Saturday, April 17, 2010

In re: Poland:

A friend in the US recently asked me what my reaction was to the recent plane crash in Russian which killed many members of Poland's political, military and intellectual elite. Here is my email to her which I furiously typed up on my Blackberry - I didn't have internet access when I wrote this because we had just moved into a new apartment in Munich the day of the crash (slightly edited):

Hi there - well, I cried for like four hours last night and in Poland they are in a national week of mourning.
There are a number of things that make this event so painful for the Polish people and all of it has to do with their relationship w the Russians.

As u may know Russia invaded Poland from the east right after germany did from the north in the fall of 1939. The Russians killed hundreds of thousands of Poles. Unfortunately, the Poles falsely believed they were going to have back up from powers such as England and the US and, instead of declaring some sort of truce with the Russians they did nothing and were massacred mercilessly for it. In Dec 1939 in one day Stalin got rid of the Polish currency - anyone who had wealth in the Polish currency lost it in one day. He took over the banks and people's property and the media and promoted Soviet Communist political propaganda. Read about the Katyn massacre on wikipedia - its sickening what the Soviets did.

Then, at the end of WWII when the Allies realized they had to stop Hitler and finally involved themselves, the Yalta conference happened. In the build up to this conference, Stalin had been steadily increasing the presence of Communists who would support him (inside Poland). At Yalta he promised Churchill and FDR that he would hold free elections in Poland if they split up Europe such as to give him Poland and they naively BELIEVED him. Then Poland was turned over to the Soviets - Polish men who had been fighting on the side of the Allies got royally screwed when the were sent back to Poland - many political and military men were murdered by the Russians on their return to Poland. This is in 1945. Polish concentration camp prisoners were returned to Poland from abroad - to a now Communist country. Stalin never held free elections and instead installed those loyal to the Communists, both Polish and Russians, into positions of power. He deported hundreds of thousands of Poles to Soviet concentration camps after the end of WWII. Polish people had no political freedom and now they were poor.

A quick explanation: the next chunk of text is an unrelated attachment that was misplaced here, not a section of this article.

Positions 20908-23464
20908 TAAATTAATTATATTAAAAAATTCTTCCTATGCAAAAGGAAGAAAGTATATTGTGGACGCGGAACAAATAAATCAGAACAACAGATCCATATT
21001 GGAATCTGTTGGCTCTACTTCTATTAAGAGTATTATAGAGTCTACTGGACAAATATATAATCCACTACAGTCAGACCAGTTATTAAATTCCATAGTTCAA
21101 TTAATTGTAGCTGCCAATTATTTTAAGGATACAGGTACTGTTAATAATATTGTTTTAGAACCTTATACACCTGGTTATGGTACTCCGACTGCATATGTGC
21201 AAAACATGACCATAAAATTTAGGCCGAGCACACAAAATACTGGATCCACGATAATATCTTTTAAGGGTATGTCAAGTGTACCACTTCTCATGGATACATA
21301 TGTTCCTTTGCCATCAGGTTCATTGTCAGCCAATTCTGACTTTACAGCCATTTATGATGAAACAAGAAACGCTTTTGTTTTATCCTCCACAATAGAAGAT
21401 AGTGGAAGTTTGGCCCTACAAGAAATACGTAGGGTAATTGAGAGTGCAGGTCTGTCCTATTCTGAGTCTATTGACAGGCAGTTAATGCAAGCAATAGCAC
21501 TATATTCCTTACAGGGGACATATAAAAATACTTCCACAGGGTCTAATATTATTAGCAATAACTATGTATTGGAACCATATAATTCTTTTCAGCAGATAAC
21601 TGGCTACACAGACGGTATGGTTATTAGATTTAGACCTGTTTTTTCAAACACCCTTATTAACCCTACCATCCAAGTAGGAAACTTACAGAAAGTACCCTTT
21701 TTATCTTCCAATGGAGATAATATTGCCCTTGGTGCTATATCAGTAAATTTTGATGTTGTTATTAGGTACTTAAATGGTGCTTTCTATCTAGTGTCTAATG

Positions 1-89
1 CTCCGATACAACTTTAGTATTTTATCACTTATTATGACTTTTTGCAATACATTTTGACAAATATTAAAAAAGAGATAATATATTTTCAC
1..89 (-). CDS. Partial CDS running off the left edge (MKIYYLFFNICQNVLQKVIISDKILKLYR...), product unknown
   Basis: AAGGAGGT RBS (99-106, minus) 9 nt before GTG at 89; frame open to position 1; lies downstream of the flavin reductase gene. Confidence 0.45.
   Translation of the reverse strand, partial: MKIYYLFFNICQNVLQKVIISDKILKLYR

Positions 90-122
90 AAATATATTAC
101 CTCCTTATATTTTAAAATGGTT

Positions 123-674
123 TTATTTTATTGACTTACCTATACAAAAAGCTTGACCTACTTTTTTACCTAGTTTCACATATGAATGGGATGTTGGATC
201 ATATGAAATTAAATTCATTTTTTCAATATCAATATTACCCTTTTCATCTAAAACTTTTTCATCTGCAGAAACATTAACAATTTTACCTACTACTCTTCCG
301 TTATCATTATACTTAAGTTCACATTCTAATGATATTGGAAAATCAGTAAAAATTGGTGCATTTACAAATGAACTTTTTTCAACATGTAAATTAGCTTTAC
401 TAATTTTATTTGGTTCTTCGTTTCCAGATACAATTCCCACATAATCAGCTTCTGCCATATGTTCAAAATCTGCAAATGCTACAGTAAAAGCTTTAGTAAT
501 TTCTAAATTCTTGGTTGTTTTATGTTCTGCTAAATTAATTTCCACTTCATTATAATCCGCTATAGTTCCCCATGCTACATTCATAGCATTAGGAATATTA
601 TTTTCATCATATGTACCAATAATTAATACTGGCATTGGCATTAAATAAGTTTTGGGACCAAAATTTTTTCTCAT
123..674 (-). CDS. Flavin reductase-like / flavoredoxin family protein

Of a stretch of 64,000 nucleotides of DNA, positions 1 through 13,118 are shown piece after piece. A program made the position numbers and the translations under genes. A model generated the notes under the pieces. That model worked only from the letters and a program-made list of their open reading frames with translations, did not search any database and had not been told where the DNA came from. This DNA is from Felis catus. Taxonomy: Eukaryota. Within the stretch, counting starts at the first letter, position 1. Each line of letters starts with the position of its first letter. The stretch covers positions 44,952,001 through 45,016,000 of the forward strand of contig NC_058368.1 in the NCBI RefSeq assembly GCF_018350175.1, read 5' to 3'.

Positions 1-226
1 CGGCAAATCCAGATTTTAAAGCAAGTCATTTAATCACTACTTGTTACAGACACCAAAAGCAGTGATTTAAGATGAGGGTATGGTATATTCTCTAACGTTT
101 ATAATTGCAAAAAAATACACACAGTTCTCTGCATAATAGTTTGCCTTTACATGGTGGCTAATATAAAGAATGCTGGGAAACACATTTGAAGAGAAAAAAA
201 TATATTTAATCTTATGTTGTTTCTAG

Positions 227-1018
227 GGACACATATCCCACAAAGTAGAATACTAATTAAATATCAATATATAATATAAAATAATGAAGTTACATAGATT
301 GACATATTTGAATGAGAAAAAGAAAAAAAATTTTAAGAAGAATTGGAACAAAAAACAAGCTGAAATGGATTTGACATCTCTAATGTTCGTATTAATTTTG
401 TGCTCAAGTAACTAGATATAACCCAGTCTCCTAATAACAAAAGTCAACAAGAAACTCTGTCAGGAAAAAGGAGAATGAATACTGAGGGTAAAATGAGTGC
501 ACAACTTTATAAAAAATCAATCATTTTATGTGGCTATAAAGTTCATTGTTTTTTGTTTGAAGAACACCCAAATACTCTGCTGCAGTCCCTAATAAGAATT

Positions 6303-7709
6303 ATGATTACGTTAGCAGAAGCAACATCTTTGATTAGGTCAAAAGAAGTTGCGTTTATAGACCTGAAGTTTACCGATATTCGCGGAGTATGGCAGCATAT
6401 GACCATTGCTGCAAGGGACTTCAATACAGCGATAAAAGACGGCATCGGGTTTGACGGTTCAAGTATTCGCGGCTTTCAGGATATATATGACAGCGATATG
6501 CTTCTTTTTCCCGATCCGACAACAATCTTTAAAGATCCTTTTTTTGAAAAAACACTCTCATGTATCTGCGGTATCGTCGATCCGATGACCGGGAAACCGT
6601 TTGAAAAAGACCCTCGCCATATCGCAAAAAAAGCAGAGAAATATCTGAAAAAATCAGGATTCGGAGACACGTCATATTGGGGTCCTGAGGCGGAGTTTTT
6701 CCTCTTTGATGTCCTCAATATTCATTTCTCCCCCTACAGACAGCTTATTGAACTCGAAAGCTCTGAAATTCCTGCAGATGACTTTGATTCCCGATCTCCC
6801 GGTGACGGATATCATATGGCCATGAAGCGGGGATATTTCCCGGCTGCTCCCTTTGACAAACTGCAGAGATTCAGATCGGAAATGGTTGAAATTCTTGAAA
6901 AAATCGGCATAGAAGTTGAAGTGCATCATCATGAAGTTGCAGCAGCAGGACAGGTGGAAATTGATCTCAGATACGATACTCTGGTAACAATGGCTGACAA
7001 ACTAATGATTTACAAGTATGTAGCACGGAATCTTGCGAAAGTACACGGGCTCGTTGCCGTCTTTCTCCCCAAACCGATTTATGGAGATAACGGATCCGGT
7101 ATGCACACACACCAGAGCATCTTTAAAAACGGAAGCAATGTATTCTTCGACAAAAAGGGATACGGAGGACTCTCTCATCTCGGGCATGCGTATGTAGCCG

There began an underground resistance movement - a workers movement - and leadership in this movement included Pope John Paul II and many of those who died in the plane crash. From the 50s to the 80s this movement gre stronger and as you know Poland was instrumental in the eventual fall of Communism and the breakup of the former Soviet Union.

Poland is the darling of the European Union is considered the strongest example of what the Eastern European economies are capable.

Today there is prosperity in Poland and one Pole told me in January that it was the "new America" as many shining new shopping centers are being built - Warsaw is a very modern and shining example for business. Polish people are less likely to go abroad for work as the currency is 3:1 with the Euro (they are not in a hurry to get on the Euro b/c they don't want the prices to rise) and now in Poland you can the same cars and other consumer goods as in the West.

What I think the pain comes from for the Polish people in this crash is a loss of leaders who brought freedom to the Poles through resistence, defiance and passion against the Russians. Until Saturday they were alive to educate the younger generations, tell their stories and push for recognition of the atrocities against Poles that have been ignored and covered up. The President was a vocal critic of Putin and he wasn't even invited to the official Katyn memorial ceremony. This event was a few days after the one Putin attended. Putin was furious with him because he was getting missiles from the US that would be pointed at Russia. The EU wasn't super thrilled either.

Finally these people who died on Saturday had begun to lead Poland into a bright and prosperous future.

As far as the political situation, all things point to the strength of Poland's democracy and the peaceful transition of power/elections and continuation of business as usual. No reason to think the political situation in Hungary would be affected. Though, as my uncle says, "Hungary and Poland are like brothers."

Finally, the Polish are deeply grieving this loss but they have been through so much that this is not an insurmountable set back. The Polish will grieve but they are extremely tough. Skin like an alligators. They recognize that all is not lost, they loved these leaders and appreciate what these leaders did for Poland - but they know that Poland will be okay and even see that perhaps this an opportunity for light to be shed on the circumstances of the Katyn massacre and that, in and of itself, is a victory for them.

1 comment:

Decade Four said...

Hopefully I've got all my facts correct here. Please correct any errors or shed further context as you see fit Dear Reader!!